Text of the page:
The effusive words of praise lavished on Monich by those who have worked with him just so happen to be backed up by his jam-packed schedule. When first contacted for an interview, he replied via email from London, where he was living while working on a Martin Scorsese film called Hugo Cabret, a mystery centering around an orphan who lives in a Paris train station. By the time we arrange an interview, Monich is in Los Angeles, and as we wrap up our discussion, I ask him what he has planned for the day — he’s headed to meet Nicole Kidman to prepare her for a role.
The genesis of Monich’s involvement in most any film he works on is extremely informal and can occur as much as months before production or as little as a week in advance. “Sometimes an actor calls me, or sometimes the producer or director calls me,” he says. “I’m pretty much first come, first serve. I don’t have a standard for what I accept, except that I’m incredibly lucky that everything I’m offered seems to be high quality.” While his involvement in film projects can be a matter of serendipity, Monich’s approach to preparing actors to speak in the appropriate dialect is formal and rigorous.
The ideal scenario for Monich is to learn about a project in advance, because it allows him the opportunity to do extensive research. Before Monich started working with Daniel Day-Lewis to prepare him for his role as Bill “The Butcher” Cutting in Gangs of New York, which is set in the 19th century, he consulted with Scorsese. “Marty specifically wanted Daniel Day-Lewis’ character to not be the fast-talking New Yorker, but to have a kind of measured tone,” he recalls. “The other thing he said about it is that he wanted it to be eerie.”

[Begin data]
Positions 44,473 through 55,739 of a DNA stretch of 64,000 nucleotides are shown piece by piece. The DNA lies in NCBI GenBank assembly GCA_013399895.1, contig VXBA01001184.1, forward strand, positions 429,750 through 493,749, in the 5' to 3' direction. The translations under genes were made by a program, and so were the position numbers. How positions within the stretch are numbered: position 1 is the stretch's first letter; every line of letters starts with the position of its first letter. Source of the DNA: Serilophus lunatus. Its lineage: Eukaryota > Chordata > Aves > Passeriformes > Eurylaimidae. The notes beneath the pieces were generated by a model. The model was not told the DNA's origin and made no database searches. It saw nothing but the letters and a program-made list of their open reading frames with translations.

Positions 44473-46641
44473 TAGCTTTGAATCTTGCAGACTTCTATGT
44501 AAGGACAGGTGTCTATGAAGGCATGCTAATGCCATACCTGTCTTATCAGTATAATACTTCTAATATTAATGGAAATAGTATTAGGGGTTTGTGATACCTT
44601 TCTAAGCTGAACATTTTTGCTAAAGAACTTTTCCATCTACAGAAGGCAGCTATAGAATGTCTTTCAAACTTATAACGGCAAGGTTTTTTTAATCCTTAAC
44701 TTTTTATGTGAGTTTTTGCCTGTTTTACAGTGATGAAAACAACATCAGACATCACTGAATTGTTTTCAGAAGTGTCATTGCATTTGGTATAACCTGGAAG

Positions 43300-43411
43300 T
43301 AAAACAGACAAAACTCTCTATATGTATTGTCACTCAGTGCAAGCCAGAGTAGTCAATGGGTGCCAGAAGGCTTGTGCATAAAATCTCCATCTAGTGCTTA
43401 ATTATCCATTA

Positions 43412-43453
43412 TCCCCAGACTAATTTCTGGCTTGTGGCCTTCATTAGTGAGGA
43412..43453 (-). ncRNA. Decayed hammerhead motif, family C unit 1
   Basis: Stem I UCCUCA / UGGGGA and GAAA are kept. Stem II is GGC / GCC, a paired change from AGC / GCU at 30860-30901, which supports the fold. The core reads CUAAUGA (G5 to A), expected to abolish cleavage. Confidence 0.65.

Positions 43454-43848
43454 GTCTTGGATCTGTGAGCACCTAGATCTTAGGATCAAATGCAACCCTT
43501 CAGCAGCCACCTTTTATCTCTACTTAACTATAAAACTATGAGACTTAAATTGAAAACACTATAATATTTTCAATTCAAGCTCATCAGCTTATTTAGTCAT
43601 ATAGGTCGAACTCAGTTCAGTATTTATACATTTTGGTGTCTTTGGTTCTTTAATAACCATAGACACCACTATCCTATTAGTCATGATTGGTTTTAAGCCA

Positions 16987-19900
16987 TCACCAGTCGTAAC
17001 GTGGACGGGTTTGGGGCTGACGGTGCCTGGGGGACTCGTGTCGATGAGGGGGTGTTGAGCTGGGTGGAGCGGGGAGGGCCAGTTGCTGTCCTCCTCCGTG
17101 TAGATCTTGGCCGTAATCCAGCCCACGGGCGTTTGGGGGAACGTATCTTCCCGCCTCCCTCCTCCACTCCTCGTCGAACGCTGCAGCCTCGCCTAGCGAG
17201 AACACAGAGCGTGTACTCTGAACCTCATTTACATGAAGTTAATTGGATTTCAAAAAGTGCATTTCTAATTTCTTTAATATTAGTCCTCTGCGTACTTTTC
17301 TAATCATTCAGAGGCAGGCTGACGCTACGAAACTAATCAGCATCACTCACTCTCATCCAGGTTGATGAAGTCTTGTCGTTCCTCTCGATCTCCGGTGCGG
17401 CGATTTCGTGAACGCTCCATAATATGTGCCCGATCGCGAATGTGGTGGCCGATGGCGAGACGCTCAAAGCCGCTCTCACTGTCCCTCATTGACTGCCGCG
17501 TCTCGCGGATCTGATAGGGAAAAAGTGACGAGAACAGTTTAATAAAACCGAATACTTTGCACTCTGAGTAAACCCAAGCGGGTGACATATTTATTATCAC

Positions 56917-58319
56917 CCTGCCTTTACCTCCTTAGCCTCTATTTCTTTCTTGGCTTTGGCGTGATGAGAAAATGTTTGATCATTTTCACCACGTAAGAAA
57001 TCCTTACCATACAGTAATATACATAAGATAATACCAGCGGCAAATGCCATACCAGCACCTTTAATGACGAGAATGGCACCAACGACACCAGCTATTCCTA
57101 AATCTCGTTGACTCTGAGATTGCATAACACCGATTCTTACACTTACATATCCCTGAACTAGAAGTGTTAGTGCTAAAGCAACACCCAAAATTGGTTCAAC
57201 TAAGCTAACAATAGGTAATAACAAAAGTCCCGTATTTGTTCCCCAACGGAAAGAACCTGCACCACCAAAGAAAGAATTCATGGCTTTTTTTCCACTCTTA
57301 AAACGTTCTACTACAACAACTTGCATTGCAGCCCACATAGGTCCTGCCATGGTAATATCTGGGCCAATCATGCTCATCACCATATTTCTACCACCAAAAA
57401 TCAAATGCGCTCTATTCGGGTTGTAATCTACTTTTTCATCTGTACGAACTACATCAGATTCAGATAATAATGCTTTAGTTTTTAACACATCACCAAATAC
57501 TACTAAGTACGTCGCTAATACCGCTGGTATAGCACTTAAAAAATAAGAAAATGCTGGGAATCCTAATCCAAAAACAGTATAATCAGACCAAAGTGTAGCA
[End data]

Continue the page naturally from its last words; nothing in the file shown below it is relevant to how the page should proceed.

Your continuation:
Once he had input from Scorsese, Monich probed Day-Lewis to find out his interpretation of the character he was about to play and discovered that the Irish actor wanted Cutting to have a relatively educated sound. But what to do with this input? For Monich, working on films filled with contemporary characters allows him to utilize the extensive library of recordings he has compiled; he has more than 6,000, a combination of well-known voices like J.R.R. Tolkein’s and Gertrude Stein’s, though most are from everyday people he interviewed himself. Each recording represents a place, a time period and a social class. “Sometimes it’s straightforward,” he explains. “The character is supposed to be from Memphis; she’s a lawyer and she’s black, so I go to Memphis and record as many black, upper-middle-class professionals as I can, and the actor playing it imitates and selects what she wants that fits the character.”
But in the case of Gangs of New York, the number of recordings that were useful was limited, and Monich concedes that the best that can be done for a period film is to make educated guesses. To do that, he thought about what Day-Lewis wanted the character to sound like and used that to guide him to source material that would be helpful. “In those days people were encouraged to read, if only to be able to read the Bible,” he says. “For the practice material for that, we read from the Old Testament, and I said the author at the time who was very much influenced by the cadences of the Bible was Walt Whitman,” Monich says. “We used both the Bible and Walt Whitman poetry as practice material because he wanted to have this kind of authority and enjoyment of the word.” In fact, during the course of their prep work together, Day-Lewis latched on to a word from a Whitman poem that he worked into his performance. “The word Daniel discovered in one of the poems was excrementitious,” he says. “We were doing a reading and he said, ‘Oh, God, I have to use that word somewhere.’ ”